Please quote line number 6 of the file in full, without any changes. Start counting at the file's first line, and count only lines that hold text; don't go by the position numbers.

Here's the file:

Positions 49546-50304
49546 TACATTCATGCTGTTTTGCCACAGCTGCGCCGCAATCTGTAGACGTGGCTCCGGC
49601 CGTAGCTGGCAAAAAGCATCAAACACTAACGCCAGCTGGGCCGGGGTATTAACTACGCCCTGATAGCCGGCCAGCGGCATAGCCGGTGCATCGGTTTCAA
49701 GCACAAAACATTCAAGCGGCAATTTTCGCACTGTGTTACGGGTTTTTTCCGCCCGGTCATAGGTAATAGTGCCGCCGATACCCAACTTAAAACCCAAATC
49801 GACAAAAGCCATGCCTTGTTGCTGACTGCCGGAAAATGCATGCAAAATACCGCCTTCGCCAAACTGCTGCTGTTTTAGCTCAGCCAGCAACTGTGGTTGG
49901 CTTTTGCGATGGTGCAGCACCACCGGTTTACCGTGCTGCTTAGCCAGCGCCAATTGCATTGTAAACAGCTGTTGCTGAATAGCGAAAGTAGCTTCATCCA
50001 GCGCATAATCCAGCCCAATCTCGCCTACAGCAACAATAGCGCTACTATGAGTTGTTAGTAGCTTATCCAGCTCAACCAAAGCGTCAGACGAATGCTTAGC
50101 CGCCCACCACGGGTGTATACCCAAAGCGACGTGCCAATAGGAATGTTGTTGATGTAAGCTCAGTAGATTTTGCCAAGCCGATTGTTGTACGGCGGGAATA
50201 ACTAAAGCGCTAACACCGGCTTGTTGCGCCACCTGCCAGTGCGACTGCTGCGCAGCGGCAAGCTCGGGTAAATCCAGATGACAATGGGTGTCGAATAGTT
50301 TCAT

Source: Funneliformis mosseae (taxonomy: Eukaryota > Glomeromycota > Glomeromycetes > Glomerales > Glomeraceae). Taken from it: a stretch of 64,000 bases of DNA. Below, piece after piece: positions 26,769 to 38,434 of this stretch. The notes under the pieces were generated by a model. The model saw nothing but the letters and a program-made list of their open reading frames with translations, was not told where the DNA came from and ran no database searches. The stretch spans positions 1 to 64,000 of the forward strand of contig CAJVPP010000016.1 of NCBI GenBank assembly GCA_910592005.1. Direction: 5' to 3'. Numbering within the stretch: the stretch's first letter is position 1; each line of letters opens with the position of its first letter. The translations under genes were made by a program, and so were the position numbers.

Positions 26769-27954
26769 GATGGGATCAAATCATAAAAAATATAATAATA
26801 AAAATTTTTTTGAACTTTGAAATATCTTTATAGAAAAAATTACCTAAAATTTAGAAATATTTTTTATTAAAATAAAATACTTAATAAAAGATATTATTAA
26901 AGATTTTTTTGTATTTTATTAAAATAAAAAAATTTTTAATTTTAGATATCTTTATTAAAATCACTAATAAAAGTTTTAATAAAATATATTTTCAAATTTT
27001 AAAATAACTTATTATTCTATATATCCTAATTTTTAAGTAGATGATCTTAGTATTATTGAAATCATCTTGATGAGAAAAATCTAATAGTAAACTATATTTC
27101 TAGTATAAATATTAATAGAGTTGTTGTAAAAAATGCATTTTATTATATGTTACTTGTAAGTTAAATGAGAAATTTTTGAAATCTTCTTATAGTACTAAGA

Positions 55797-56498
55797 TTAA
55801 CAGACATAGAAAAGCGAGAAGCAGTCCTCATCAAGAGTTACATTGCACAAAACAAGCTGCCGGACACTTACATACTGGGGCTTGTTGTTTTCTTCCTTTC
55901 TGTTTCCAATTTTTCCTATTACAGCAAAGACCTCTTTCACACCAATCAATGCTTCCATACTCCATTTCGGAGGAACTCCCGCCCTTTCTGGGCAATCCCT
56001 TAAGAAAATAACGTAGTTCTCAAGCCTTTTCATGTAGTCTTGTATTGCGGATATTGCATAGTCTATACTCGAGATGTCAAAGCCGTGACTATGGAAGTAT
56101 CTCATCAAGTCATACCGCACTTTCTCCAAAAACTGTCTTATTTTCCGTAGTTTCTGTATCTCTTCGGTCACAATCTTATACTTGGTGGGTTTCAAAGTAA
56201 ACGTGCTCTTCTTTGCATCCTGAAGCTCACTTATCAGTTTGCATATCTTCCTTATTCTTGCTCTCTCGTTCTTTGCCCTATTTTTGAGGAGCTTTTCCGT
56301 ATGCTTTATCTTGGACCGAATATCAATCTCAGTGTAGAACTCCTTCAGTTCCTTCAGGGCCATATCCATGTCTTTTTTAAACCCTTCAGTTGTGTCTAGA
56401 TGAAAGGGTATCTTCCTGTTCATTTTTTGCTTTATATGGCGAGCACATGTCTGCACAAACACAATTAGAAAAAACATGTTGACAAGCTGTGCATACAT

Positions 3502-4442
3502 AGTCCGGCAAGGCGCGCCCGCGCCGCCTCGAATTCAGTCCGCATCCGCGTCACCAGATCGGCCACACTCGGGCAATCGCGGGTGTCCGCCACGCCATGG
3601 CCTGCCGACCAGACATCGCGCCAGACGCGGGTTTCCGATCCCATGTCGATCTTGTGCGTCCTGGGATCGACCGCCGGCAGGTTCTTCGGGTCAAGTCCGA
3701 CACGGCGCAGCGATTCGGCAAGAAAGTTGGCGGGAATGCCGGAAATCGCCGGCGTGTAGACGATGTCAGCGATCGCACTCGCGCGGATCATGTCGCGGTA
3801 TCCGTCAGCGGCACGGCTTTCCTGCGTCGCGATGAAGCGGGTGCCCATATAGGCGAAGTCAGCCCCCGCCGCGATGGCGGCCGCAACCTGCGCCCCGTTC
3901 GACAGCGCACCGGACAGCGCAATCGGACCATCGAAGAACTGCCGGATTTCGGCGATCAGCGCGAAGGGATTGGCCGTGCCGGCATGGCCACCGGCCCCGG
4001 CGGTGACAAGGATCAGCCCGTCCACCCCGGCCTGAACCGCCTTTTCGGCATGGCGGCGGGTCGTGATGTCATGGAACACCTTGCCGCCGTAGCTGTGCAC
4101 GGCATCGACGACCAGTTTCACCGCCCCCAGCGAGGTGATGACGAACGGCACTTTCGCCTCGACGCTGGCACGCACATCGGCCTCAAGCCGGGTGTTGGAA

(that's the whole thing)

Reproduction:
49901 CTTTTGCGATGGTGCAGCACCACCGGTTTACCGTGCTGCTTAGCCAGCGCCAATTGCATTGTAAACAGCTGTTGCTGAATAGCGAAAGTAGCTTCATCCA